Keep us posted!!

TXanimal
07-08-14, 07:09 PM
I am exactly the same way. I am also in IT support, and can't remember anything. I think it's partly because it's not all that interesting. We ADDers have a built-in boredom filter that works a little too well. I stay because I actually have learned quite a bit and the money is excellent. Plus I love my work environment. I think it comes down to a fundamental choice: does your job need to define you, or is it merely a means to an end?

For me, the things I love to do don't pay squat, so I opt for the latter. And I learned to be OK with that because my schedule & pay allow me to live the life I want to live outside of the office.

I hope you don't end it all. I hope you have things & people in your life that make it worth fighting for :)

KrazyKat4Ya
07-08-14, 09:12 PM
What are the optimum careers for people with poor working memory? I have no idea what I am good at. I'm running out of hope and so sick of failure. I actually have thoughts about ending it all. It seems like eveything I do, I fail at. How do you people cope?

Hi guffman44, I too feel like a complete failure even though I'd like to think I'm good at the job I do as an administrative assistant. Yes, there are days when I screw up and forget to do something really important which makes me feel like an *ss but I tell myself that I'm only human and that I'm going to make mistakes. Even people without ADD/ADHD make mistakes, can't remember things and feel like failures. Don't be so hard on yourself!! Try to think outside the box..or rather outside your head where all those negative feelings about yourself exist. I still battle with this on a day-to-day basis but some days are better than others. Embrace the good days. Surely you don't fail every single day right?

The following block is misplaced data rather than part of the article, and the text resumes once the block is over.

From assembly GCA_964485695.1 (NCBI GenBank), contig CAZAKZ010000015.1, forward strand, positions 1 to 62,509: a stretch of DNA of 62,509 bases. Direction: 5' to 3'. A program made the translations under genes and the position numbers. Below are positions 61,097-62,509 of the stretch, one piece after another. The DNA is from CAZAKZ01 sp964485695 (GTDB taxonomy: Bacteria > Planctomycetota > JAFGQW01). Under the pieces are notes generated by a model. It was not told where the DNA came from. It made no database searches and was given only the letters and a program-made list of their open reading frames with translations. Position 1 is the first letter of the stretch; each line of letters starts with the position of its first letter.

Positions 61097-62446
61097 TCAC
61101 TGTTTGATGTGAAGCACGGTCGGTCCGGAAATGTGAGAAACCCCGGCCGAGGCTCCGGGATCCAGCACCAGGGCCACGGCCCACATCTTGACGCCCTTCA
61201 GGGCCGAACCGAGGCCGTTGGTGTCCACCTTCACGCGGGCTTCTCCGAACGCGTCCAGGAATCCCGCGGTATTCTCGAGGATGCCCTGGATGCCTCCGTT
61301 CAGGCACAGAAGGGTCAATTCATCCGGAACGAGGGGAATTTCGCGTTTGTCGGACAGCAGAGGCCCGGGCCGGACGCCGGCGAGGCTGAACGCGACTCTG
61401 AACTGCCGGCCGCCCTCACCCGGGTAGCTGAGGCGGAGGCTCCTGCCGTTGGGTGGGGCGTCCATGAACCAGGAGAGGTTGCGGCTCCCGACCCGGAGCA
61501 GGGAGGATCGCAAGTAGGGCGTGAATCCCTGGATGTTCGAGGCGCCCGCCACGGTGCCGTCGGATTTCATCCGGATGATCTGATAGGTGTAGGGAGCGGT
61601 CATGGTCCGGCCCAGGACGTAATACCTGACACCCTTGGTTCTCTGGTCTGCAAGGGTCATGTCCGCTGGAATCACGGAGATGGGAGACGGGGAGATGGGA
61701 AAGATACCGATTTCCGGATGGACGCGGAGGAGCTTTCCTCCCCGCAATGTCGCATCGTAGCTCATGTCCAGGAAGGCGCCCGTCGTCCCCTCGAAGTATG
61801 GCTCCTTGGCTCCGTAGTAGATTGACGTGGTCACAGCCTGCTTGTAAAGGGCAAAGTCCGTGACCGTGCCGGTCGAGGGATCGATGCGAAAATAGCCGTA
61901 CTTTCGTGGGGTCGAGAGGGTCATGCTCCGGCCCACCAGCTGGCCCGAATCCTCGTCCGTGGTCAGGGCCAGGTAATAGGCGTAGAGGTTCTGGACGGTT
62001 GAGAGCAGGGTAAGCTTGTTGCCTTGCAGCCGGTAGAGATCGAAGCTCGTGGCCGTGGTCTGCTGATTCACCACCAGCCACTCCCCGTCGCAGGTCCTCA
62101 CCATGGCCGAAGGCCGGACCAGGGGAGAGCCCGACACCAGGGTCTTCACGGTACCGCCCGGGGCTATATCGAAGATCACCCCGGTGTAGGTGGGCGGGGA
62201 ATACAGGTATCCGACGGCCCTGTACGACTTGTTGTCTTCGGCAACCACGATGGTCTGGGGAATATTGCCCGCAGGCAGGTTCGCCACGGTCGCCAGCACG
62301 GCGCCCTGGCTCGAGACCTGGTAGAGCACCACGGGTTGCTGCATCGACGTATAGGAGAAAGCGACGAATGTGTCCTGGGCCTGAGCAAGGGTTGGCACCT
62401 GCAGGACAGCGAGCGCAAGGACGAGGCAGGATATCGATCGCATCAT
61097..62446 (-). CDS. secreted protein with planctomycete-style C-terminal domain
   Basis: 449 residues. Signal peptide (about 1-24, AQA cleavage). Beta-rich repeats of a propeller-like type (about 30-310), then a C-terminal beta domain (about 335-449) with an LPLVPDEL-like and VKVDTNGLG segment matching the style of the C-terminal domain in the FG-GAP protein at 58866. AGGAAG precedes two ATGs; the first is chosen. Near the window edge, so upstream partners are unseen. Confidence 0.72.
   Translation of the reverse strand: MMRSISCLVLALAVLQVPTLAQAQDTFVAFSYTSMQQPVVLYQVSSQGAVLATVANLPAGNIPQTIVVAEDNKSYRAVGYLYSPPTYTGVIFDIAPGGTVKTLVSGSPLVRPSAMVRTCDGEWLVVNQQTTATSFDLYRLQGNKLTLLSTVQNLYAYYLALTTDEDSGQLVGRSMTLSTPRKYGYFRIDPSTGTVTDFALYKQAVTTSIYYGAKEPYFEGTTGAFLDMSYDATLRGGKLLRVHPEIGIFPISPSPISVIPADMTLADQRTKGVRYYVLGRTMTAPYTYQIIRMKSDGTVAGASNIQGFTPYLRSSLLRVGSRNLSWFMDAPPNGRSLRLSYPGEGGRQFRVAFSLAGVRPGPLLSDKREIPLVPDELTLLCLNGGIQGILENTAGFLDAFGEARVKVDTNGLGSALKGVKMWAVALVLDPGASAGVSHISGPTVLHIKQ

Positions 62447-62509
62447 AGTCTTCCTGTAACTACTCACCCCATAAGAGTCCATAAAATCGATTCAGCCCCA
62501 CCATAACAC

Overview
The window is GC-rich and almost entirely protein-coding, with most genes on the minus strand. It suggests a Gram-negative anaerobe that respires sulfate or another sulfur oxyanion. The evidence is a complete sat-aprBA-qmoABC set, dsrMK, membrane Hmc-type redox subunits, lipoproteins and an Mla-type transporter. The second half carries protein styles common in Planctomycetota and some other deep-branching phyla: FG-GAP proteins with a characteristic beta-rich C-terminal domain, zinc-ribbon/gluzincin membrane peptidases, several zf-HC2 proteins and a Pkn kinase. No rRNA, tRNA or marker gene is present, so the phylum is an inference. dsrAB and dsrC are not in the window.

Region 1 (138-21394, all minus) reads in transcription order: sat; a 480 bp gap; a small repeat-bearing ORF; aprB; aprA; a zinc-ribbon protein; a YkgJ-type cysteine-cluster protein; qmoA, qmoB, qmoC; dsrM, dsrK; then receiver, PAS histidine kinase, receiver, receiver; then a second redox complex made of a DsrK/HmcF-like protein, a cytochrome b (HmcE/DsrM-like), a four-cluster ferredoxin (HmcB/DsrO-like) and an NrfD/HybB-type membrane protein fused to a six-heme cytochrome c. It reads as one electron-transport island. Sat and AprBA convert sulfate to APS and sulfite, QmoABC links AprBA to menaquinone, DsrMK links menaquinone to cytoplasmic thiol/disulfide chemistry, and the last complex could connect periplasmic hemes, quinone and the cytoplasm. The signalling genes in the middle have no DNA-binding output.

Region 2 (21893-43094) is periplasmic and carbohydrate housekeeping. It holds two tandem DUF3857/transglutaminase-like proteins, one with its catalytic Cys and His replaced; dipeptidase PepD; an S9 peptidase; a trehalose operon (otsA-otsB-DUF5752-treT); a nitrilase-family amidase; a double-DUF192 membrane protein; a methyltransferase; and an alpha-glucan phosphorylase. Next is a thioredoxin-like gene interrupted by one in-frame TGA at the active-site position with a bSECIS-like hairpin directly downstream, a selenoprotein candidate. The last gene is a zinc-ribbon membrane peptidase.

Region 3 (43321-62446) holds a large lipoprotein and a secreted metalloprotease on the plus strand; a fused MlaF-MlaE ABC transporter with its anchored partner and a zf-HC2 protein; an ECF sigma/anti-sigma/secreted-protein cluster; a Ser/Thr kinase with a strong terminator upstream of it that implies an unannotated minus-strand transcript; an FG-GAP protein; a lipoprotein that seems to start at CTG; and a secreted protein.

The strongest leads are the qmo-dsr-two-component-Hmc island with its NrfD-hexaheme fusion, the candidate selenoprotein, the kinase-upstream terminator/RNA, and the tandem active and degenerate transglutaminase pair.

Despite how you feel, you are here for a reason. You may touch people's lives and not even know it! You have a reason to live.

guffman44
07-10-14, 01:25 AM
My first job out of college was at a brokerage firm. I entered trading instructions/customer service for clients I was speaking to on the phone. Many of my peers that started with me started moving up into management while I only made lateral moves. I was terribly organized and poor time-management. Mediocre employee reviews. I was there six years and had not moved up. I knew I would never move up cuz the job wasn't suited for me. I was surfing the net half the time instead of working.

I eventually quit cuz i developed a serious drinking problem. I went to rehab where I was finally officially diagnosed with ADD. 3 years I am back in a crappy menial job with people 10 years younger.

Guffman, I wonder too if there is any hope to be successful in any career. I have no motivation to achieve at anything. I guess I do not belong in the corporate world. That is obvious. I am searching out careers that suit my brain.